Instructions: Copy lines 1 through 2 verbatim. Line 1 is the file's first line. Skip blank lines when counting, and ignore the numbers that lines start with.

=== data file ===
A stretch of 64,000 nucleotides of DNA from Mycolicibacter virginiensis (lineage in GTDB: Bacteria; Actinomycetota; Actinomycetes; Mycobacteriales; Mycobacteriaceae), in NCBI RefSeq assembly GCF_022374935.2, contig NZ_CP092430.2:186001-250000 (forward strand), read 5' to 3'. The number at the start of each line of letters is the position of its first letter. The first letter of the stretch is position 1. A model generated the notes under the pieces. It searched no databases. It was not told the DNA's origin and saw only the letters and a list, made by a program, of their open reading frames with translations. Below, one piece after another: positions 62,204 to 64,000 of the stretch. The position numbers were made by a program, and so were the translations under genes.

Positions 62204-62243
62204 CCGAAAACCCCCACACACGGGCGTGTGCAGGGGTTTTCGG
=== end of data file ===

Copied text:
A stretch of 64,000 nucleotides of DNA from Mycolicibacter virginiensis (lineage in GTDB: Bacteria; Actinomycetota; Actinomycetes; Mycobacteriales; Mycobacteriaceae), in NCBI RefSeq assembly GCF_022374935.2, contig NZ_CP092430.2:186001-250000 (forward strand), read 5' to 3'. The number at the start of each line of letters is the position of its first letter. The first letter of the stretch is position 1. A model generated the notes under the pieces. It searched no databases. It was not told the DNA's origin and saw only the letters and a list, made by a program, of their open reading frames with translations. Below, one piece after another: positions 62,204 to 64,000 of the stretch. The position numbers were made by a program, and so were the translations under genes.

Positions 62204-62243